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Afghanistan needs security to rebuild its health services

BMJ 2002; 324 doi: https://doi.org/10.1136/bmj.324.7333.318 (Published 09 February 2002) Cite this as: BMJ 2002;324:318
  1. Tessa Richards,
  2. Ruth Little
  1. BMJ

    Large scale emergency, reconstruction, and development aid is needed to rebuild Afghanistan's devastated infrastructure. All sectors, not least the health sector, need massive external support and they need it now, Kieran Prendergast, undersecretary of political affairs at the United Nations, told a meeting of the World Economic Forum in New York last week.

    Afghanistan's health statistics are among the worst in the world. Large numbers of people are dying from preventable diseases, and the World Health Organization estimates that six million people have little or no access to medical care. Only about 1 in 4 people has access to clean water.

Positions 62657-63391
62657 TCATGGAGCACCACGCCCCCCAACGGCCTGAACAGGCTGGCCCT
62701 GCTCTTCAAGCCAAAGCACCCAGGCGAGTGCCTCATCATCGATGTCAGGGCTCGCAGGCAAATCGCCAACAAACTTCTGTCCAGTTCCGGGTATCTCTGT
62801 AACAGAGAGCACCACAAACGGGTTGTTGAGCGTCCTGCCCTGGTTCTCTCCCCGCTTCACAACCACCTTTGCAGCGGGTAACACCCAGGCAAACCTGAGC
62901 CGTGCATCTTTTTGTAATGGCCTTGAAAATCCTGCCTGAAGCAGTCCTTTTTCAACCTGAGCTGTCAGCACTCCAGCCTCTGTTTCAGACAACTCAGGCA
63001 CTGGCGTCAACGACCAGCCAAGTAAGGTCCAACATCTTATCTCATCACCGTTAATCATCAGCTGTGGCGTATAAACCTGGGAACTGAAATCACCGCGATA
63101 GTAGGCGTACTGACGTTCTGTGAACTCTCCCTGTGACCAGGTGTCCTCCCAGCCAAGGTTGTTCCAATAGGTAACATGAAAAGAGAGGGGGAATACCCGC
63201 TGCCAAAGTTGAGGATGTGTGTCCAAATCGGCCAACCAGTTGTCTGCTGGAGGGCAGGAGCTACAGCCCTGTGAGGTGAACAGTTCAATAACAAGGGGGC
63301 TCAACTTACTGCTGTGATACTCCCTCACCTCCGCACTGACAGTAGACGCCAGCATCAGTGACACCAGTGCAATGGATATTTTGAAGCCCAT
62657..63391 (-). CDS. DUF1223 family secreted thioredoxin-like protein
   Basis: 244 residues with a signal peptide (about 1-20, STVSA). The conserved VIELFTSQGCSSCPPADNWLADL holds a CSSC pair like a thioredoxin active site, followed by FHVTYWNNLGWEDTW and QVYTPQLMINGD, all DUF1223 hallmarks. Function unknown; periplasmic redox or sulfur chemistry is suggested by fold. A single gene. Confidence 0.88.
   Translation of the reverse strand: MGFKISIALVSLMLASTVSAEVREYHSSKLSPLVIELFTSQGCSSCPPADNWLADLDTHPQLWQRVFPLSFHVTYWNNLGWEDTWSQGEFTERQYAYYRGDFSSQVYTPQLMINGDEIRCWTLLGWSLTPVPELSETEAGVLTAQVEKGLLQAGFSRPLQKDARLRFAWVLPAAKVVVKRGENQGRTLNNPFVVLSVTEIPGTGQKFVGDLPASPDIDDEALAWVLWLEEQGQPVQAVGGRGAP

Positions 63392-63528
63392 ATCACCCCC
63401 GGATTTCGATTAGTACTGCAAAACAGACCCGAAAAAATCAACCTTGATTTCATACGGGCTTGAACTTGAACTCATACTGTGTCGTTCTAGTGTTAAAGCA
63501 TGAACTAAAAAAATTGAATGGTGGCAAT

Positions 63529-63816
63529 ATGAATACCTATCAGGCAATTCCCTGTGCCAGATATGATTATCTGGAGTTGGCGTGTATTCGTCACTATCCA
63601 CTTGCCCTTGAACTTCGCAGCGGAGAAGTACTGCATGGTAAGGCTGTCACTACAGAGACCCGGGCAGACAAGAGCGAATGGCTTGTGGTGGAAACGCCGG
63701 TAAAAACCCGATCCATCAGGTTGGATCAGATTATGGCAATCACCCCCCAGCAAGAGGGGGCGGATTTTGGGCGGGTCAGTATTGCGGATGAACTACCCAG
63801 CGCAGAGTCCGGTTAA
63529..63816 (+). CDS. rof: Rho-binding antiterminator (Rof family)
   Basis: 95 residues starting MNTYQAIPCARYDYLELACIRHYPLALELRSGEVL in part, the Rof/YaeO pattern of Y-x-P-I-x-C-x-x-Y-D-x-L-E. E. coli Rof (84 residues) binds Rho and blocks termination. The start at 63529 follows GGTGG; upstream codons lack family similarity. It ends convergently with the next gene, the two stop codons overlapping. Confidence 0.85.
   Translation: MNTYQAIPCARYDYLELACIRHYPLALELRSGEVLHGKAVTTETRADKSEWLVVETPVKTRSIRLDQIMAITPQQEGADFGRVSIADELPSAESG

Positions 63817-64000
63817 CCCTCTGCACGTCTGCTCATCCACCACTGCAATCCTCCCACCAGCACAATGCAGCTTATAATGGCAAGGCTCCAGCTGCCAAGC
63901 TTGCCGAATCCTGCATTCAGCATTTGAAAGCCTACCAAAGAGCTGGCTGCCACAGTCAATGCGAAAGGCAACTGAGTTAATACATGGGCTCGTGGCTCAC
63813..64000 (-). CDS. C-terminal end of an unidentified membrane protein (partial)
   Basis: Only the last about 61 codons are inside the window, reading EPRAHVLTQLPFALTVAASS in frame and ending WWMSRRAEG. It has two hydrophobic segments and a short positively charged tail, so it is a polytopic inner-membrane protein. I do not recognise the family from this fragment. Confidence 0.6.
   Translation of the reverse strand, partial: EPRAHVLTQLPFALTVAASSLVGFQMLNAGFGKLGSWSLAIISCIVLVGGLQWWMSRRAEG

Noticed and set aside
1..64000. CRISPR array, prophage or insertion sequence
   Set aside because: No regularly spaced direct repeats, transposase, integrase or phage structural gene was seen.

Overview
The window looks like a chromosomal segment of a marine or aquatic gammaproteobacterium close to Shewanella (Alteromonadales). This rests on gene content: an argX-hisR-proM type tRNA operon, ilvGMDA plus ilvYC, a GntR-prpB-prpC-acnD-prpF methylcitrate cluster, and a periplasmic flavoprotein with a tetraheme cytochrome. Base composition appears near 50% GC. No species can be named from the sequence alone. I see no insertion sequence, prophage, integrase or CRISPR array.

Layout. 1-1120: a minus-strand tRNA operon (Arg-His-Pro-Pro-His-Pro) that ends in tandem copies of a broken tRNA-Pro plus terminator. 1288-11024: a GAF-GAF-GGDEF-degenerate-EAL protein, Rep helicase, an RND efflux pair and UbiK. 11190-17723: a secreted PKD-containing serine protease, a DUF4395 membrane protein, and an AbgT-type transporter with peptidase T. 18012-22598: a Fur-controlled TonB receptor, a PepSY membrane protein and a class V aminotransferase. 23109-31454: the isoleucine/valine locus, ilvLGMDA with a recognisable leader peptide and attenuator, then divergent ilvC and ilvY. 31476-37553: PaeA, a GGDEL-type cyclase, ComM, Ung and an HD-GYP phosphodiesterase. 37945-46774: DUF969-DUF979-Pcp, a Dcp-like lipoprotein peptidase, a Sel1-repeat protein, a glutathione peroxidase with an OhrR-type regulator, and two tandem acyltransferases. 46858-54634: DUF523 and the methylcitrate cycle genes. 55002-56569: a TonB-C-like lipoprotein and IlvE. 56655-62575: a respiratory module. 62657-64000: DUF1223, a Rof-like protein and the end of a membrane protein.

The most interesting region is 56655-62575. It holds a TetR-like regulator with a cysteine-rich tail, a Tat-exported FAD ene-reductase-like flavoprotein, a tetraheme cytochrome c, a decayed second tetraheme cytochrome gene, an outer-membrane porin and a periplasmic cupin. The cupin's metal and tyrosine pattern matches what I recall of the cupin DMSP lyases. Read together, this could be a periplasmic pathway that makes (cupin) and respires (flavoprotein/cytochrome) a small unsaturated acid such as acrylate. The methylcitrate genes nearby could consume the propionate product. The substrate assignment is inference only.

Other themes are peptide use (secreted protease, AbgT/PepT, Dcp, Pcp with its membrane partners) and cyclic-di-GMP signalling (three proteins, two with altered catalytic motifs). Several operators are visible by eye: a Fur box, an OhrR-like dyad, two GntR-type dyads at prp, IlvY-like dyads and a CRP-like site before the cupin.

Hospitals and health centres are denuded of staff, equipment, power, and medicines. For a population of about 23 million people there are only about 17500 health professionals. A quarter of the doctors are in Kabul, where only 7% of the population live. By World Health Organization standards a minimum of 63000 health workers are needed to provide a basic essential service.

    The Afghan government lacks the money to pay even basic costs and salaries, and re-establishing a viable health system will take …

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